Can an Equine Chiropractor Help Your Horse?

Many horse riders fail to take into account the fact – despite popular myths – that a horse’s back isn’t actually designed to carry a load.

When a horse takes a rider, it has to use its muscles and balance in unnatural ways. Ideally, horses are trained in a way that strengthens their muscles and riders in a way that helps horses maintain their balance. Unfortunately, this is usually not the case.

When is treatment required?

An unbalanced and misplaced horse can experience back pain, which usually manifests itself through poor behavior. Even some lameness can be attributed to spinal and joint dysfunction.

While good riding and a proper saddle help take care of our horses’ backs, many horses (and riders) benefit from chiropractic therapy as part of holistic care. Chiropractors focus on the horse’s skeletal structures and use manual manipulations to restore these structures to proper alignment.

Chiropractic therapy may help if your horse has any of these symptoms or behavioral problems:

  • difficult to bend or bend
  • significant back or neck pain
  • Difficulty finding clues while jogging
  • Signs of resistance, such as diving, cocking, tail flicking
  • Uneven gait
  • Difficulty transitioning gait
  • frightened
  • Bolted
  • head shake
  • toe drag
  • uneven shoulders or hips
  • Crab when groomed
  • keep the tail on one side
  • root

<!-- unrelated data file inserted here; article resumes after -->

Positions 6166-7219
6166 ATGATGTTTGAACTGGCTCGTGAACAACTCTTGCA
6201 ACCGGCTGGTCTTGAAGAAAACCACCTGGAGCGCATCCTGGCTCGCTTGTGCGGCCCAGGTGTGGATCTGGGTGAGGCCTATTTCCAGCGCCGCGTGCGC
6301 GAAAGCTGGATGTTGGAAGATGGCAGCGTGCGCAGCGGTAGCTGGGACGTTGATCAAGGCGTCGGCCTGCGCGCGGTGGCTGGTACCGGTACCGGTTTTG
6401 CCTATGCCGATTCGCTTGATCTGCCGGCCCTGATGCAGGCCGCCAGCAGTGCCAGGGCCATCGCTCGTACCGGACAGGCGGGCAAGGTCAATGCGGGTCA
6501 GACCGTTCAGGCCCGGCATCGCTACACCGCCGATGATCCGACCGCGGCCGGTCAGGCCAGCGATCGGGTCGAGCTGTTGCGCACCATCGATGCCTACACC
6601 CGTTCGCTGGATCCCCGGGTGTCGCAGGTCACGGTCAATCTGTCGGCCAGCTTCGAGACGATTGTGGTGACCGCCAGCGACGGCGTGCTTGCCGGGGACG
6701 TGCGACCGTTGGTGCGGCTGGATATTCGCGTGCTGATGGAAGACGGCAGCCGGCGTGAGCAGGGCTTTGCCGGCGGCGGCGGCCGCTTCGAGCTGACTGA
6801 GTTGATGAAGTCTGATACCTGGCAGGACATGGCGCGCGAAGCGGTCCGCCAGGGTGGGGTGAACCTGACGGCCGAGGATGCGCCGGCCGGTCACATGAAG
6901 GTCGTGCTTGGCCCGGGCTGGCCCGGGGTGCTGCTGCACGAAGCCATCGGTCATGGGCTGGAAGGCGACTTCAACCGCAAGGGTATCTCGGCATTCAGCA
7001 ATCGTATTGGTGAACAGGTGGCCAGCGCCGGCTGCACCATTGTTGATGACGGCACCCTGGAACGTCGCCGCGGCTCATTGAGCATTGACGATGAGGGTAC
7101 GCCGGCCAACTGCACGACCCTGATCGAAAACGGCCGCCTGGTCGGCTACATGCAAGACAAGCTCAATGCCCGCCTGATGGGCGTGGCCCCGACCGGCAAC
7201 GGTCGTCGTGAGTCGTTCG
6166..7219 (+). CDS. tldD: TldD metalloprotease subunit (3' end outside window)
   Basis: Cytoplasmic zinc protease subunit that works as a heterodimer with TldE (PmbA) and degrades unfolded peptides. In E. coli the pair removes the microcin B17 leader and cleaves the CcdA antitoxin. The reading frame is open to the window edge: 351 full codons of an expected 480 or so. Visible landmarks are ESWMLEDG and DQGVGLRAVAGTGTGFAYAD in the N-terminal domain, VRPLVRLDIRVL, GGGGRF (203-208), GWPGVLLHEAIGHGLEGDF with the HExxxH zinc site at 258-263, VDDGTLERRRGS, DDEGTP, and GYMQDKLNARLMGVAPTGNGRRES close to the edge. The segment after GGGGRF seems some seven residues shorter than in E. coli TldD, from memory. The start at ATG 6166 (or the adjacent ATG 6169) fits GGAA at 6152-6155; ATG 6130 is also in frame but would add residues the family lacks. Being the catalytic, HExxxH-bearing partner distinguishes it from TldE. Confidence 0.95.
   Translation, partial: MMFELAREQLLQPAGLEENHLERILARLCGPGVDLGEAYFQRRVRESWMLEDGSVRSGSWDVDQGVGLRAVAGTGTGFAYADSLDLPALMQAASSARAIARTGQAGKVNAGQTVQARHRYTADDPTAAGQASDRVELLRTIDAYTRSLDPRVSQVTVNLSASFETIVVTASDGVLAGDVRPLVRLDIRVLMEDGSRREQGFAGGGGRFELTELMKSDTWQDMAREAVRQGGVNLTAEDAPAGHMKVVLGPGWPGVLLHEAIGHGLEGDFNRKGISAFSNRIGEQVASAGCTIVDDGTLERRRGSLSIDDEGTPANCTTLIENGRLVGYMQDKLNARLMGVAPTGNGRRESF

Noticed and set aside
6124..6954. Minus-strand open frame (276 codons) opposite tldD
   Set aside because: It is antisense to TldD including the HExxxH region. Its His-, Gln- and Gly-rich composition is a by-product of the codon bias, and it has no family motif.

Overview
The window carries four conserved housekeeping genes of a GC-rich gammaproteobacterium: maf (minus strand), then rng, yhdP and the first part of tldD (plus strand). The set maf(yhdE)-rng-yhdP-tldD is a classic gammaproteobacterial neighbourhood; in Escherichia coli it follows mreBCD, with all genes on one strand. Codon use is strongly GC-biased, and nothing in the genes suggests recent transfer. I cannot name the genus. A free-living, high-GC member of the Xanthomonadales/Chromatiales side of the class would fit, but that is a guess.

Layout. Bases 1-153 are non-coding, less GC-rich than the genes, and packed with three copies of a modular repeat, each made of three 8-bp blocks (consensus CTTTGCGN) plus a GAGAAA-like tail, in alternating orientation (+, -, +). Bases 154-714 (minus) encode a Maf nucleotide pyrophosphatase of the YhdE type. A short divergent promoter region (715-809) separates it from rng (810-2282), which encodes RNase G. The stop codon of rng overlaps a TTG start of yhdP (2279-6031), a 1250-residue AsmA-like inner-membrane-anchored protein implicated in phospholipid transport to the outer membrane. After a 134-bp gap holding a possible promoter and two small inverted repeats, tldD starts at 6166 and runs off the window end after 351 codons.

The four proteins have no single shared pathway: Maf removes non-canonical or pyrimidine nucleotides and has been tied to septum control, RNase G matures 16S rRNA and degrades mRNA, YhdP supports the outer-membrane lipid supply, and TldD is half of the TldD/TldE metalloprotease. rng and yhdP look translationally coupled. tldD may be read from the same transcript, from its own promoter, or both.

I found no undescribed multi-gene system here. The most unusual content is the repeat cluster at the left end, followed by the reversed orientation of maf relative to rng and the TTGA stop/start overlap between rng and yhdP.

• rearing
  • Under- or over-bending
  • pull
  • Jig
  • lame
  • rigidity
  • lack of impulse
  • Difficult to maintain collections
  • cold back or tight
  • nap
  • Does not stand on three legs when washing hoofs or being a farrier
  • small strides when trotting or jogging
  • refusal to jump and sour
  • Front or back leg tripping or knuckles
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A consultation with an equine chiropractor should begin with a thorough examination of the horse, including its history, care, and use. A chiropractor may ask to see all gait movements of a horse, possibly even riding. If a chiropractor knows a rider has a back or mobility problem and they are eligible to do so, they can also advise or provide treatment for the rider. It is not uncommon for a horse to respond to the stiffness of the rider.

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What does a chiropractor do?

The chiropractor will use manual force at certain points on the horse’s body to bring the underlying structures back into normal alignment. Ideally, this will return the joint to normal function and range of motion. The first consultation and treatment may take an hour or more. Follow-up appointments may be recommended, usually within a week of initial treatment, and then further divided as any specific concerns begin to resolve.

Some veterinarians are trained in equine chiropractic. Some chiropractors treat both humans and horses, which can help pinpoint how a rider’s imbalance affects the horse. Those who specialize in chiropractic can complement their practice with other therapies such as infrared, massage, myofascial relaxation, acupuncture or pressure, therapeutic touch or pressure point therapy. Regulations for alternative treatments such as chiropractic vary from place to place, so it’s best to do your research and find out what qualifications are required in your area. Word-of-mouth testimonials are a good indication that chiropractors have had good results with other horses.

Chiropractic treatment is sometimes not recommended. If your horse has lameness or a very specific pain center, it’s a good idea to check for injuries or even fractures before chiropractic treatment. Using chiropractic for certain problems, especially undiagnosed fractures, may cause more harm. Always consult a qualified chiropractor. This way, you can be sure that the practitioner has the appropriate training and experience.


Can an Equine Chiropractor Help Your Horse?
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